Tyler Perry's the Family That Preys
EmptyOpened: Friday, Sept. 12 (Lionsgate)
The same day that "The Women" hit theaters, another movie about female friendship and rivalry arrived that might give it a run for its money.
Although there are men in "Tyler Perry's The Family That Preys," the juiciest action belongs to the women. Perry's movies are never critics' darlings, and this one was not even screened in advance. But it's a lot livelier than that other ladies' slumber party, and it should do strong business with Perry's regular audience and maybe a few newcomers as well.
For the first time, Perry has included important white characters in his tapestry, of which the focus is on two families. Charlotte (Kathy Bates) is the matriarch and CEO of a successful construction business that her duplicitous son (Cole Hauser) operates. Charlotte's best friend, Alice (Alfre Woodard), runs a diner and has two daughters (Sanaa Lathan, Taraji P. Henson). Lathan is a rising executive who is having an affair with Hauser while her oblivious husband (Rockmond Dunbar) dreams of starting his own construction company.
Soon, both families are involved in corporate intrigue as well as sexual dalliances, with a bit of early-onset Alzheimer's thrown in for good measure. Although this interracial "Dynasty" isn't always believable -- it's a stretch to accept the lifelong friendship of the two matriarchs as well as the last-minute business coup that they engineer -- there's plenty of action to keep us engrossed. Perry wears his religious faith lightly (Alice is a devout Christian) and is shrewd enough to balance piety with raucous humor and lots of sinful shenanigans. Perry's filmmaking skills have improved to the level of competence, and he has assembled a dream cast.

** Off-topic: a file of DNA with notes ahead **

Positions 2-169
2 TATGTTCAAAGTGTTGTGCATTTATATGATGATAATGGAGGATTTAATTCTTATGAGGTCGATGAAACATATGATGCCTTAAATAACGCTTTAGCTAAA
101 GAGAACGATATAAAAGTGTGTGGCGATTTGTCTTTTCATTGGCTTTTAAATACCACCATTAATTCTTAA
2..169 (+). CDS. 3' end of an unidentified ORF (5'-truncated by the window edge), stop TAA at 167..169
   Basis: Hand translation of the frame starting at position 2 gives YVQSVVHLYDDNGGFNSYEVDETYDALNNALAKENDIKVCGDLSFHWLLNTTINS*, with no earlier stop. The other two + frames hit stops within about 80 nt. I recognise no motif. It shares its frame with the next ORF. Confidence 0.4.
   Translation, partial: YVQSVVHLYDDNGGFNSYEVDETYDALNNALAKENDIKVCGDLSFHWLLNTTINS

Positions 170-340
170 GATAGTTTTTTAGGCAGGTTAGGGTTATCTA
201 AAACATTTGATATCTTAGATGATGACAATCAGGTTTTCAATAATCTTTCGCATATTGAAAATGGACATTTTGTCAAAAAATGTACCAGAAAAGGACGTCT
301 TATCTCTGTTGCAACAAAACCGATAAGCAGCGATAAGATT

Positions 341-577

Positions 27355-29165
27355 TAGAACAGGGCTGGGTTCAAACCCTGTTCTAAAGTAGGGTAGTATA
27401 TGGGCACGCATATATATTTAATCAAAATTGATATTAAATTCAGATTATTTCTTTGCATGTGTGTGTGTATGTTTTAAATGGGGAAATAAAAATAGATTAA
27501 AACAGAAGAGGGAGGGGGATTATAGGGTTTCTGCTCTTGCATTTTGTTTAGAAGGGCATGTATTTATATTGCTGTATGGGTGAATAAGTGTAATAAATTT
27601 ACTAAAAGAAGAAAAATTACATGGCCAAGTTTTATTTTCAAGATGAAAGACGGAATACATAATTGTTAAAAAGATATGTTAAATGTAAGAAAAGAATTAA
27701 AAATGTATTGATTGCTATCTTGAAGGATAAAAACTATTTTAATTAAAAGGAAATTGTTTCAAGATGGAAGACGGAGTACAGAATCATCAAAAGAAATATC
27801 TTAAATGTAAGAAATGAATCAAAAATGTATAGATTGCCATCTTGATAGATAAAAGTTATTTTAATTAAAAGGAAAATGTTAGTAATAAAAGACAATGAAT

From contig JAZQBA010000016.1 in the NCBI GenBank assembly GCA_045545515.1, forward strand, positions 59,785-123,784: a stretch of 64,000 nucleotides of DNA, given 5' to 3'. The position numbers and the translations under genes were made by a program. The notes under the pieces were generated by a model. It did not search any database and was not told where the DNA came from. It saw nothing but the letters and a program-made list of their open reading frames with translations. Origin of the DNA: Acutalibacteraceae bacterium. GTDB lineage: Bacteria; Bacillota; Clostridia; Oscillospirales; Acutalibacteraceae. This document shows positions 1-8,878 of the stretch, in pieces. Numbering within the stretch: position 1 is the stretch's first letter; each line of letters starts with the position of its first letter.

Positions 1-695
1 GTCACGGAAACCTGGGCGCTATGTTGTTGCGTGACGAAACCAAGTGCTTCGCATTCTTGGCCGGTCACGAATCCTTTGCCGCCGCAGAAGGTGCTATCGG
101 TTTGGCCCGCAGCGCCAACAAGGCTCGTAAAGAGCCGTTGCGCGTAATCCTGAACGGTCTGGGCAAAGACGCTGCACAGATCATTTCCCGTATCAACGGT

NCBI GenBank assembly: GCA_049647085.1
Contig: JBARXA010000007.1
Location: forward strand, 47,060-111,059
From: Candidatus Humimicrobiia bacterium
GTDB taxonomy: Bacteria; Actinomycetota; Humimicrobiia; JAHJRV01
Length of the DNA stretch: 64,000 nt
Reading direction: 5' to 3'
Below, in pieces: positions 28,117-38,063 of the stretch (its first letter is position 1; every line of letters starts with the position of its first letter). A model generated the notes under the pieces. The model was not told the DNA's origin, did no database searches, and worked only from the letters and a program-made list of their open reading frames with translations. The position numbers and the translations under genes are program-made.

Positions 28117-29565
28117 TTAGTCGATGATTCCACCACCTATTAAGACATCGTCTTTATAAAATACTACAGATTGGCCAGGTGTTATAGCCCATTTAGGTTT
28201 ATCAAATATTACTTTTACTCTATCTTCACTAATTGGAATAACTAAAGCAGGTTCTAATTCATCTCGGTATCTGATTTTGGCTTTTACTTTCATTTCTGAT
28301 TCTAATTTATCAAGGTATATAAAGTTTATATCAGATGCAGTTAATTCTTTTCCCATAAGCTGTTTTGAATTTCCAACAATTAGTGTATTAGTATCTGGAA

Woodard conveys the rock-solid values of a true Christian without ever falling into sappiness. Bates is enjoyably larger-than-life, as the role requires. Although their cross-country journey sometimes plays like a travelogue, the actresses clearly relish their collaboration. Lathan and Robin Givens as rival executives bring energy to their catfights. Hauser makes a hissable villain.
In more sympathetic roles, Henson, Dunbar and Perry give smooth performances (even if Dunbar is stuck playing one of the most clueless cuckolds in film history). Exterior footage of New Orleans and the Grand Canyon is perfunctory; Tyler does better with interior scenes like an unlikely excursion to a country-Western bar. Throughout the film, the music is a major asset.
Critics might carp, but it's hard to resist the movie's mixture of soap opera, humor and heart-filled homilies.
Production: Tyler Perry Studios, Reuben Cannon Prods.
Cast: Alfre Woodard, Kathy Bates, Sanaa Lathan, Rockmond Dunbar, Kadee Strickland, Cole Hauser, Taraji P. Henson, Robin Givens.
Director-screenwriter: Tyler Perry.
Producers: Tyler Perry, Reuben Cannon. Rated PG-13, 110 minutes.
Director of photography: Toyomichi Kurita.
Production designer: Ina Mayhew.
Music: Aaron Zigman.
Costume designer: Keith G. Lewis.
Editor: Maysie Hoy.